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Boarding the Kennewick in Port Townsend for Whidbey Island. The northern routes between Port Townsend and Whidbey Island, and between Anacortes and Friday Harbor or Sidney, Canada can fill up quickly, particularly in the summer. These are the only routes where reservations are available and even today in early February all reservations for the sailings later in the day were sold out. But the load was light this morning and we had no trouble boarding without a reservation.
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Departing Port Townsend
The Kennewick departing Port Townsend with the city visible behind.
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Keystone Harbor
Looking northwest back to Port Townsend from Keystone Harbor. The last time we were here was over two decades ago during our PADI rescue diver course.
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Coupeville Wharf
Two boats moored at the Coupeville Wharf. We visited the area many times in our first boat, and it’s fun to be back, this time by car.
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Kopaw’s Iskreme
We got a giggle out of the Kopaw’s Iskreme “Worldwide Headquarters” sign in Coupeville.
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Deer rushing into the woods as we passed just outside Coupeville.
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An astonishing amount of driftwood captured in the lagoon at Monroe Landing.
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NAS Whidbey
The entrance to Naval Air Station (NAS) Whidbey Island in Oak Harbor. The city divides the base into two separate facilities, and this component supports most of the living quarters and retail operations.
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Oak Harbor Marina
The huge Oak Harbor Marina has 420 permanent slips, plus ample room for guest boats.
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Ault Field
The entrance to Ault Field, the aviation portion of NAS Whidbey Island. Constructed in 1942, it is the only naval aviation base in the Pacific Northwest. The base is home to 20 active duty Navy squadrons, 3 reserve squadrons, and a Search and Rescue unit. Navy fighter aircraft practicing in the area are a common sight.
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Moran’s Beach
Looking north towards along piles of driftwood at Moran’s Beach County Park, with the San Juan Islands visible in the distance. Nowhere else in the world did we see such huge amounts of driftwood on the beaches.

Some of the logs are lost from the huge timber rafts that tugboats transport by water. Winter storms drive the logs far up onto the beaches, and high tides can pull them back into the water again. The logs are difficult to see and can be a real hazard to navigation, particularly at night. Storm Force Winds in the Strait of Georgia shows pictures of us navigating through log-littered Heriot Bay in British Columbia.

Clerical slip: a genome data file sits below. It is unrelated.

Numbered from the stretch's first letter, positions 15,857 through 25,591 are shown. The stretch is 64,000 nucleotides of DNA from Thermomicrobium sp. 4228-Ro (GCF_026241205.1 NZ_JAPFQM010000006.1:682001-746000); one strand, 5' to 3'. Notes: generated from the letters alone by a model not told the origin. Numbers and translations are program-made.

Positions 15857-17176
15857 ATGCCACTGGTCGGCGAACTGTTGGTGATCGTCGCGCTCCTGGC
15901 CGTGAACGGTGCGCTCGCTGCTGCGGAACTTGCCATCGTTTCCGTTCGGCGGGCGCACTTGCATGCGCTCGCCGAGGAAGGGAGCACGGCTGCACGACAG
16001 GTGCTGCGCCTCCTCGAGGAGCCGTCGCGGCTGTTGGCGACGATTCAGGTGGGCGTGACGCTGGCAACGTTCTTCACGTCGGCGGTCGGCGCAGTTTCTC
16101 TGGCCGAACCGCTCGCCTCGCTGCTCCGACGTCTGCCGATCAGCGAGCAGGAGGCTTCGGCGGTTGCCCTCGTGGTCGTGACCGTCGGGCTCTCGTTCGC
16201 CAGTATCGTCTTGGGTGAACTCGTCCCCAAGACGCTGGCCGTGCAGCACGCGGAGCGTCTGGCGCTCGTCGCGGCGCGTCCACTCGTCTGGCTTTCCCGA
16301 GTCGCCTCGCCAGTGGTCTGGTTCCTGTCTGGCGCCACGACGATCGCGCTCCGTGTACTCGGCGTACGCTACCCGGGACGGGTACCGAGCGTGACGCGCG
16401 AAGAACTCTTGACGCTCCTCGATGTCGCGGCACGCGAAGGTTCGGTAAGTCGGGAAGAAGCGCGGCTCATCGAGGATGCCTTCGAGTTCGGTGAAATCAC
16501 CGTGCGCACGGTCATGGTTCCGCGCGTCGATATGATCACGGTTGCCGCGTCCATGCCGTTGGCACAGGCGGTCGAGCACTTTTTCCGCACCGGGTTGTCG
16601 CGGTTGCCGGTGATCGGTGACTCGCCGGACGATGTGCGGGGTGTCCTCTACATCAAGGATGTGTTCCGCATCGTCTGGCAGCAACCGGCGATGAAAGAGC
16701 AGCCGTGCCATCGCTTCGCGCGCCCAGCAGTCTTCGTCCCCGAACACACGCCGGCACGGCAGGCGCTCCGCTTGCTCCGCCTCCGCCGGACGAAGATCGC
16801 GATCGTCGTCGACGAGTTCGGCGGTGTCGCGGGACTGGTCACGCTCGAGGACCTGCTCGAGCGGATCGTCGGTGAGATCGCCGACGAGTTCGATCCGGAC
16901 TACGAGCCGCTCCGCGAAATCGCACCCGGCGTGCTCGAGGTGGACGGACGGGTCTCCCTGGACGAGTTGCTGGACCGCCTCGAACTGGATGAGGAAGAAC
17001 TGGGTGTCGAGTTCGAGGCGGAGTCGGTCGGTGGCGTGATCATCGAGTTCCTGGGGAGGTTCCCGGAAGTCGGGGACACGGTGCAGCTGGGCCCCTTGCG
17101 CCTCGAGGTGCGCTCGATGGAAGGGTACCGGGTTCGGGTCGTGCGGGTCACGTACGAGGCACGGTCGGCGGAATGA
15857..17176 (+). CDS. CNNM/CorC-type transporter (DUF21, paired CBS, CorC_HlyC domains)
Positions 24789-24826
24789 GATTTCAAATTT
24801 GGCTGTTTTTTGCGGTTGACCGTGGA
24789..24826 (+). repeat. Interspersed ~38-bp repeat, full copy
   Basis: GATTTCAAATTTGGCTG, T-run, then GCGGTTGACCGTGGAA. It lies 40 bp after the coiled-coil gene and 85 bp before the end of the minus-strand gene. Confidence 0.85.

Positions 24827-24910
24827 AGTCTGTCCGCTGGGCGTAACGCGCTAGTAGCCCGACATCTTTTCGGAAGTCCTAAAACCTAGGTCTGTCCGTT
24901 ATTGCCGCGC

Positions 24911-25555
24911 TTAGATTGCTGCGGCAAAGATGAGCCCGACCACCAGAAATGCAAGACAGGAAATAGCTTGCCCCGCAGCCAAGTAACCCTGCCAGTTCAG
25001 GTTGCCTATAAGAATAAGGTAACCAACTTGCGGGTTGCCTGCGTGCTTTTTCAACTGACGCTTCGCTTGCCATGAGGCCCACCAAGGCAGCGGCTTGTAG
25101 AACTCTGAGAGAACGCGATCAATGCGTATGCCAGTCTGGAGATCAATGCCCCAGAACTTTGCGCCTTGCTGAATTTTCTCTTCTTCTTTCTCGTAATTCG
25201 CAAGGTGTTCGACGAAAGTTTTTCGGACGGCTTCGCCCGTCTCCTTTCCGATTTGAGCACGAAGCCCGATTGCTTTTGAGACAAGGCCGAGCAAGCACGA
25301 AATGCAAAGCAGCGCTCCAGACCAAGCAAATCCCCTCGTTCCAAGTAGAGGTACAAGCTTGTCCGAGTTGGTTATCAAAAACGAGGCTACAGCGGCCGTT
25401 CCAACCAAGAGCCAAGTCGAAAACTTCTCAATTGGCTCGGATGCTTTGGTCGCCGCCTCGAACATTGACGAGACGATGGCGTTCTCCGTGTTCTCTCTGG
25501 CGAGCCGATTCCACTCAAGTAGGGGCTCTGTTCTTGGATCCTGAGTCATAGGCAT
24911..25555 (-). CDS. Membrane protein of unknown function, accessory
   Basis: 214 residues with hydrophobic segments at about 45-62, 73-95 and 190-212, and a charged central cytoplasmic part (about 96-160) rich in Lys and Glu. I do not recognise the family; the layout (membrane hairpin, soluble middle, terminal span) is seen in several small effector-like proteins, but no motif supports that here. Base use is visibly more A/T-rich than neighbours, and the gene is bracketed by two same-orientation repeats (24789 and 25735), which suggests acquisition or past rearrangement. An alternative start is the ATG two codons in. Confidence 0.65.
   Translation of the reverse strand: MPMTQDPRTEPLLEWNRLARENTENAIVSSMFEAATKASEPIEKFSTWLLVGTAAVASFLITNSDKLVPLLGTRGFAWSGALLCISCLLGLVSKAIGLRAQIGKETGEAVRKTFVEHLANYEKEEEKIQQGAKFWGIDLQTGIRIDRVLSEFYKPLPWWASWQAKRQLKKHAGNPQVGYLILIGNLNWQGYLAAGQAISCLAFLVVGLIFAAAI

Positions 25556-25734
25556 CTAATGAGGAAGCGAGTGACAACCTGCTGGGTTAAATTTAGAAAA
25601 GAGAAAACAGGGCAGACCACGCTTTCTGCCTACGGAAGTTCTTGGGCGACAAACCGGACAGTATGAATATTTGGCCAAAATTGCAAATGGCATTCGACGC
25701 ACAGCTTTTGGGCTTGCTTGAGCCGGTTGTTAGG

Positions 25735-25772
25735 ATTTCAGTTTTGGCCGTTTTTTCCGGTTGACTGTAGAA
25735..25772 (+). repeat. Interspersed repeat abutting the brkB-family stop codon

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Deception Pass
Looking into Deception Pass after walking across the bridge. Completed in 1935, the bridge considered one of the scenic wonders of the Pacific Northwest, and the park here is popular year-round. The current runs swiftly through Deception Pass, generating huge whirlpools and upwellings. Slow boats like Dirona need to pass through near slack water.
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Under Bridge
Looking through the complex girders underneath the Deception Pass bridge.
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LaConner Pub
Lunch at the LaConner Pub. The place was packed on this sunny and warm Sunday afternoon and we were lucky to get a table. Sheltered LaConner, with its many waterfront restaurants and guest docks alongside, is a favorite Pacific Northwest boating stop of ours.
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You’ll not go hungry at the LaConner Pub. We decided to share a lunch order and an appetizer, and still had enough for two meals. We did enjoy the fish sticks and shrimp.
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Fir Log
An 800-year-old fir log on display in LaConner dating from the year 1210, with a timeline showing key world events that this tree has grown through.
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Mt Baker
Fabulous view to Mt Baker from the outskirts of LaConner as we head towards Interstate 5 to return south to Seattle after an excellent trip to the Olympic Peninsula.
Show locations on map Click the travel log icon on the left to see these locations on a map. And a map of our most recent log entries always is available at mvdirona.com/maps.